3. SOY PROTEIN

Soy Protein is an excellent alternative to people who do not consume dairy protein. It is extracted from soya bean and is rich in isoflavones. Soy protein contains no  cholesterol and has little or no saturated fat. It provides a full spectrum of essential amino acids needed for muscle growth. Soy Protein is lactose and gluten-free and is suitable for use as a meal supplement to make your meal protein rich. A scoop of Soy Protein Isolate provides 27g of protein which is excellent for a plant-based protein.

4. PEA PROTEIN

Unlike most of the plant proteins, pea protein is easily digestible and is particularly rich in  BCAAs, so gives excellent results when used for muscle building. Pea protein is derived by  mechanical grinding of yellow split peas. Pea Protein Isolate offers high-quality protein with about 27g -28g of protein per scoop. Pea protein is best for those with a dairy allergy and lactose intolerance.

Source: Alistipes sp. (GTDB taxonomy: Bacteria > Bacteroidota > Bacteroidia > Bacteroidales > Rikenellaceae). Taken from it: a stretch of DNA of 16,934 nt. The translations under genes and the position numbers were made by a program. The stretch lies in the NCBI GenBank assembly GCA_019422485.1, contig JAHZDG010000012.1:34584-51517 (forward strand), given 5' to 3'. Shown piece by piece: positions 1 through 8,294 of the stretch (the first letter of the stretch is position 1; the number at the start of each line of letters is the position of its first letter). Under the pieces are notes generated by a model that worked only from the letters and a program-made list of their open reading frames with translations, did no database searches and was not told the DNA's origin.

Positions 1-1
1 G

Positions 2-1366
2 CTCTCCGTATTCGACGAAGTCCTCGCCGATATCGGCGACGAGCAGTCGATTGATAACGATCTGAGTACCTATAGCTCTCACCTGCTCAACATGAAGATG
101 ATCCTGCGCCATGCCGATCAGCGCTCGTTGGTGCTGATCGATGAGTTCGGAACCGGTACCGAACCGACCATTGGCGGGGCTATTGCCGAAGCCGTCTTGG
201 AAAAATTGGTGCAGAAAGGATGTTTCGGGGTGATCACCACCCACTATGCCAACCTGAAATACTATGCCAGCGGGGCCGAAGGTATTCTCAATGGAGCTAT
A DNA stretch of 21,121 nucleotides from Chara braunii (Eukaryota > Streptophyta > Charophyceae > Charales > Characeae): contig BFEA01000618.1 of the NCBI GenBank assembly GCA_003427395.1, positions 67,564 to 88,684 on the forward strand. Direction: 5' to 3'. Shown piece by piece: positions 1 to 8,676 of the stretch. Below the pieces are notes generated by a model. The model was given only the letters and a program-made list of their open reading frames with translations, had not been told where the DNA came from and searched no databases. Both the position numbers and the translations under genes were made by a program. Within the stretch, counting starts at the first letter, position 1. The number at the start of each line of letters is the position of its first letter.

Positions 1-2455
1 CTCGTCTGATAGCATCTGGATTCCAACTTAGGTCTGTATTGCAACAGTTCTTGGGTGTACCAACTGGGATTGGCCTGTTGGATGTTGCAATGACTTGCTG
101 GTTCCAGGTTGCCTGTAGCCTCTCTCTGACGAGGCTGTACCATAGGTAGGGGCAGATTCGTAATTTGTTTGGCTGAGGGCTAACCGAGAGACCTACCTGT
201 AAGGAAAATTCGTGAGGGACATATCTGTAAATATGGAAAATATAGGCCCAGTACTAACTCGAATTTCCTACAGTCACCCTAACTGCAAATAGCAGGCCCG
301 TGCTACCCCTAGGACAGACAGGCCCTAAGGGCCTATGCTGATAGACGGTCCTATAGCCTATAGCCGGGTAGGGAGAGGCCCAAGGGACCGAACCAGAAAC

Both Soy and Pea protein is ideal for vegan and those following a vegetarian diet.

Vegans are withering away from complete-protein shortages! Especially, athletes, weightlifters and sports people who follow a vegan diet may need to exceed a general protein intake recommendation which is not possible to reach unless supplemented.

 

You don’t have to change your diet pattern..... Just add protein powders to your conventional diet to get what you miss from real food.